Koster Seafloor Observatory
Koster Seafloor Observatory (KSO) is a system that combines citizen science and machine learning for automated analysis of subsea movies. The system offers volunteers to assist scientists by watching snapshots of deep-water recordings and identify species in short movies recorded by remotely operated vehicles (ROVs). These annotations are then used to train machine learning algorithms to recognise biological objects in real time - for example species or habitats that are rare or indicative for a certain ecological condition.
Originally, KSO was designed for presenting the biological diversity on the seabed of Kosterhavets National Park on the Swedish West coast - an environment that is otherwise invisible to the public. Here you can find dead whales, flying feather stars, swimming scallops, large colorful sponges and starfish. Currently, the KSO system is upgraded and will soon also feature Baltic envrioments, while the analytical functions likewise expanding.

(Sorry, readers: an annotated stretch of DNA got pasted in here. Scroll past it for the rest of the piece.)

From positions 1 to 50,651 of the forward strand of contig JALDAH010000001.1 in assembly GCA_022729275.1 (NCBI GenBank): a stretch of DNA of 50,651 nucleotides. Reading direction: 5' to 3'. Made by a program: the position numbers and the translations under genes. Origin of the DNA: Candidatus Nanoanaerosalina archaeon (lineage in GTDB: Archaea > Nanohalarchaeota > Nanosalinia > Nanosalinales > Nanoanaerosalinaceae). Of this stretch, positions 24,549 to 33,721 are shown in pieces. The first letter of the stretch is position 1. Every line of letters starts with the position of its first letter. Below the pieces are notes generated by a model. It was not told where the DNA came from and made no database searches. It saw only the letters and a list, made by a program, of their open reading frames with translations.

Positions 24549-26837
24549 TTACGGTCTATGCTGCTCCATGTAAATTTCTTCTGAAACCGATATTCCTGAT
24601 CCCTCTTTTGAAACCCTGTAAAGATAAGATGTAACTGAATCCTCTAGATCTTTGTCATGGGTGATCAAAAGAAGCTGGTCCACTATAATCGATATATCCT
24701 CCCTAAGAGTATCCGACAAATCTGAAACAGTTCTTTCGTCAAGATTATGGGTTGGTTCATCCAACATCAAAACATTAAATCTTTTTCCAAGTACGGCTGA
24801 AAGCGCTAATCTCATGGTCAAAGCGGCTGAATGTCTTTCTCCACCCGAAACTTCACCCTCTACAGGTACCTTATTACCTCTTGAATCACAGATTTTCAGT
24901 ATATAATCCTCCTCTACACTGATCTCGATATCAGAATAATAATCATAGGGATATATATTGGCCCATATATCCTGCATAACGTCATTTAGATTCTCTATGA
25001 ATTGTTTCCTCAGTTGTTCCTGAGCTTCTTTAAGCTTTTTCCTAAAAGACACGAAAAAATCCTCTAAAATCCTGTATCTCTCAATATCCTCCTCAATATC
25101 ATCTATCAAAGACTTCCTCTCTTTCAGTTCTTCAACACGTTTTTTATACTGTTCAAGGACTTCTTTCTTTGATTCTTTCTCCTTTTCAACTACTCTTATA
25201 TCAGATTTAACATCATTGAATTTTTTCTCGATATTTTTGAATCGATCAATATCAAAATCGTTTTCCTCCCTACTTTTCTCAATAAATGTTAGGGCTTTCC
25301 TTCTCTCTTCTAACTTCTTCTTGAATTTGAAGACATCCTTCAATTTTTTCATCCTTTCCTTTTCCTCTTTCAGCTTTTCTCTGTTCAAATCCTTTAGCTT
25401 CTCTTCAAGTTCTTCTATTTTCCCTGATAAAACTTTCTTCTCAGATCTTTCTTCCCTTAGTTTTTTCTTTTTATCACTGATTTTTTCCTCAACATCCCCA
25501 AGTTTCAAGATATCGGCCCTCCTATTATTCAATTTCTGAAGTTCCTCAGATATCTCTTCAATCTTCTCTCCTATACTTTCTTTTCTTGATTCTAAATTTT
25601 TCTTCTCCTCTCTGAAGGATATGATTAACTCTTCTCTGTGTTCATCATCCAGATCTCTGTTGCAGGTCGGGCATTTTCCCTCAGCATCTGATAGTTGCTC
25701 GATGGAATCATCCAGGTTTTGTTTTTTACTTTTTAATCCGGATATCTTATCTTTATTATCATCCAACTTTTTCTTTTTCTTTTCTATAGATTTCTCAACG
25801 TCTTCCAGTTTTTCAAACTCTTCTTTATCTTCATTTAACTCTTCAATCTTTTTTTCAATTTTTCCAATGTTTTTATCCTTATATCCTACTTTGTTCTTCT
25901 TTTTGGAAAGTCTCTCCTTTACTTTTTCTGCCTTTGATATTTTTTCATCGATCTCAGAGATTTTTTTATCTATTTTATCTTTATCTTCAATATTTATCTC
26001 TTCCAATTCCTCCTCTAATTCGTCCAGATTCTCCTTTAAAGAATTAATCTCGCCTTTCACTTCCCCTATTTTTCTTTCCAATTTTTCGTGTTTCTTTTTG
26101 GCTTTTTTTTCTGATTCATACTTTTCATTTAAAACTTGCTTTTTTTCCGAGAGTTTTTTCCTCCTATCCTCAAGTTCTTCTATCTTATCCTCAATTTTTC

One aim is to make marine biodiversity (habitats and species), which can not be visited otherwise accessible to the public for teaching and exploration. Another goal is to train machine learning algorithms with the help of citizens.
How to participate
Want to engange? There are many levels at which you can participate. You can identify marine species and habitats. If you are a teacher, you can utilize the existing identifications made by others for your own classes and school projects and thereby promote knwoledge about the wonderful lifeforms on the bottom of the ocean.
You need a computer with internet connection.
Funding bodies: Nordic e-Infrastructure Collaboration (NeIC)Vinnova funded program Ocean Data Factory (ODF) Swedish Biodiversity Data Infrastructure (SBDI)
Profile image design by: Mattias Sköld
Other Organisations involved
North East Atlantic, including the Baltic Sea